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Problems

Delta to Wye conversion

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enter image description here

I have a circuit like this. And, I want to calculate resistance from here. I was following these steps.

I was calculating resistance for left side circuit.

$$R_1=\frac{2 × 2}{2+2+4}=0.5\Omega$$ $$R_2=\frac{2 × 4}{2+2+4}=1\Omega$$ $$R_3=\frac{2 × 4}{2+2+4}=1\Omega$$

Then, I took series and parallel circuit. Then, calculated equivalent of resistance.

$$R_s1=0.5+3=3.5$$ $$R_s2=1+3=4$$ $$R_p=(\frac{1}{3.5}+\frac{1}{4})^-1=1.8677$$ $$Requivalent=1.8677+1=2.8667$$

I am not sure if it is correct. If it is wrong than how can I proceed?

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No, the answer can be seen by inspection in a few seconds, and it's not 2.8667. We don't just give answers to homework problems here, so I'll only make a few comments on the problem and your attempted solution:

  1. While this is on topic here, you would probably get better response on the Electrical Engineering site.
  2. This question should be in the Problems category, not here in the Q&A category. There is no excuse, since you were clearly told that when you explicitly asked about it here.
  3. You never actually stated what the problem is. It seems you want to find the equivalent resistance between the two connections to the circuit? This should be stated explicitly.
  4. Always show component designators. This may be less of an offense here, but over on EE this is not tolerated. Copying the circuit from someplace else is no excuse. You are responsible for what you post here. Add component designators or redraw the circuit altogether. It doesn't matter how you achieve this, only that you do.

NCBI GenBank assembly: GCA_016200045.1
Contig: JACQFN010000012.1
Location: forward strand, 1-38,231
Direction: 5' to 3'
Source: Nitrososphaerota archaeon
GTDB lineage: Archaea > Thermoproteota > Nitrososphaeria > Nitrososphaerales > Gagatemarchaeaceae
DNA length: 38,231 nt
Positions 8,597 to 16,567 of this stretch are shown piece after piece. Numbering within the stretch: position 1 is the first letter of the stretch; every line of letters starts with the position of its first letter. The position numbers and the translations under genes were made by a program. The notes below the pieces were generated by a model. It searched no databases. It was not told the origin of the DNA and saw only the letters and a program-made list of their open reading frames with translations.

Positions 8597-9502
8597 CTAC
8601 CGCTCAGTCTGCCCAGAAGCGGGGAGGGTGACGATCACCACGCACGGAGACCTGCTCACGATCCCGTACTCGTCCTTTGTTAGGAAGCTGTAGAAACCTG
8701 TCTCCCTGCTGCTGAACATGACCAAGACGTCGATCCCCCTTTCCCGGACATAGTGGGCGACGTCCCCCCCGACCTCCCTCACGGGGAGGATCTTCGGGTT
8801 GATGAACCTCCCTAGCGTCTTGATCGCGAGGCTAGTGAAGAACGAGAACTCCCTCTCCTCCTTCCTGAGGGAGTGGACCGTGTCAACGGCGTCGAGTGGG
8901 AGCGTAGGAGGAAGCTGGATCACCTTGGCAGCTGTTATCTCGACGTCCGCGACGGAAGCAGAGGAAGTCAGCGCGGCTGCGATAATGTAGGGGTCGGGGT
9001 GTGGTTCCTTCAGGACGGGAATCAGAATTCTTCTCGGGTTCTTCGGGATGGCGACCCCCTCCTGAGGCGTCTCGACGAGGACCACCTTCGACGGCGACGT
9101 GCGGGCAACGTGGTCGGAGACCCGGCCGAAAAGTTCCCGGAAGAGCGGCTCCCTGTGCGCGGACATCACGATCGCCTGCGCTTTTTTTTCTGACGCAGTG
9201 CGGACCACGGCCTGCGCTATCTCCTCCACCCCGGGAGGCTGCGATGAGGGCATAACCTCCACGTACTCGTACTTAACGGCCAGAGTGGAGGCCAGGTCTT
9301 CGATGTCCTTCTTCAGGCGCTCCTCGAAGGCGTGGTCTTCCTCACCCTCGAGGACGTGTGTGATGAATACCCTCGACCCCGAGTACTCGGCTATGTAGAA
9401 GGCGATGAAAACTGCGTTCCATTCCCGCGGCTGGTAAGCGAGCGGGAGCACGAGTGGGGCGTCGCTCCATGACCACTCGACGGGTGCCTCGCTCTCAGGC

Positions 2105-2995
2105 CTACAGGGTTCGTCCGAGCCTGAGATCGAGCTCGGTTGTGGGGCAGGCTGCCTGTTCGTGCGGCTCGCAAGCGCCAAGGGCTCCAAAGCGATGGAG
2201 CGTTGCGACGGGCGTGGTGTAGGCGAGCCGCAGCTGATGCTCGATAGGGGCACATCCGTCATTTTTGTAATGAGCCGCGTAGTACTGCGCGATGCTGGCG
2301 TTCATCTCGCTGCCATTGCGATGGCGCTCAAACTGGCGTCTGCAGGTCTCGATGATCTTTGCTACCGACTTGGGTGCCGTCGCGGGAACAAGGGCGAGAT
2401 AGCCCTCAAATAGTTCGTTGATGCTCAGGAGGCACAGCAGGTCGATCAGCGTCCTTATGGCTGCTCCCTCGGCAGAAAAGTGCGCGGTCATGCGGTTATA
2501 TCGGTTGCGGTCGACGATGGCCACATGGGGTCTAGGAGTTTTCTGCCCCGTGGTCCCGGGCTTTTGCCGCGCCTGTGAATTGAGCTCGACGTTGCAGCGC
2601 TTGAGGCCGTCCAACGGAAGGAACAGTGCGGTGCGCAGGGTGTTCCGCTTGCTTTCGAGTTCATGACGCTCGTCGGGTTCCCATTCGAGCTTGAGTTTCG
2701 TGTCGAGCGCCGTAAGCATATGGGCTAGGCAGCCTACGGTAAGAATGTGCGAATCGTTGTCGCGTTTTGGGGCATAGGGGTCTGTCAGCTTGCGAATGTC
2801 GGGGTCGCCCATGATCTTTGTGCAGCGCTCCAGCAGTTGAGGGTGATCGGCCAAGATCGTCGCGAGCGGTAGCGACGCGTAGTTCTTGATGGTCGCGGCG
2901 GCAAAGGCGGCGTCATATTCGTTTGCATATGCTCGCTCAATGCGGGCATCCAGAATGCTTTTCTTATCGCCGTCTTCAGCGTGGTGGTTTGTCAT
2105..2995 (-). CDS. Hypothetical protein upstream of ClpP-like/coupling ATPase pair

5. It should be immediately obvious that 2.8667 can't possibly be right when the problem is asking for a resistance, since resistance isn't dimensionless. Units matter. If I was marking this, you'd lose points for sloppiness with units.
  6. Not quite as bad as above, but in most cases there should be a space between the value and its unit. For example "0.5 Ω" is correct, "0.5Ω" is not. NIST has a good publication on all this stuff.
  7. Instead of mechanically following some recipe, stop and actually think about this circuit. In particular, note the symmetry between the top and bottom legs. That allows for some simplification.
  8. If you applied a known voltage across this circuit and the 4 Ω resistor wasn't there, what would be the voltage between the two resistors of each leg? What current flows thru the 4 Ω resistor?

In my other post I had added main question. I forgot to add it here.

So fix it. Trying to excuse it instead of fixing it is a waste of everyone's time. We don't care why, only what is.

In MathJax it is not possible to give spaces between any units and numbers

I find that hard to believe. I don't know much about MathJax, but surely there is a way to insert a hard space.

What current flows thru the 4 Ω resistor? I don't have the value.

The point was to make you think about the circuit, not the actual numbers.

Try this exercise: Consider what happens when the left end of this circuit is held at 0 V and the right end at 5 V. If the 4 Ω resistor weren't there, what voltage results at each of the two junctions between the resistors? What voltage is therefore across where the 4 Ω resistor would be? You can convert this to a Thevenin voltage source. What current would flow thru the 4 Ω resistor if it were then connected as the circuit is actually shown?

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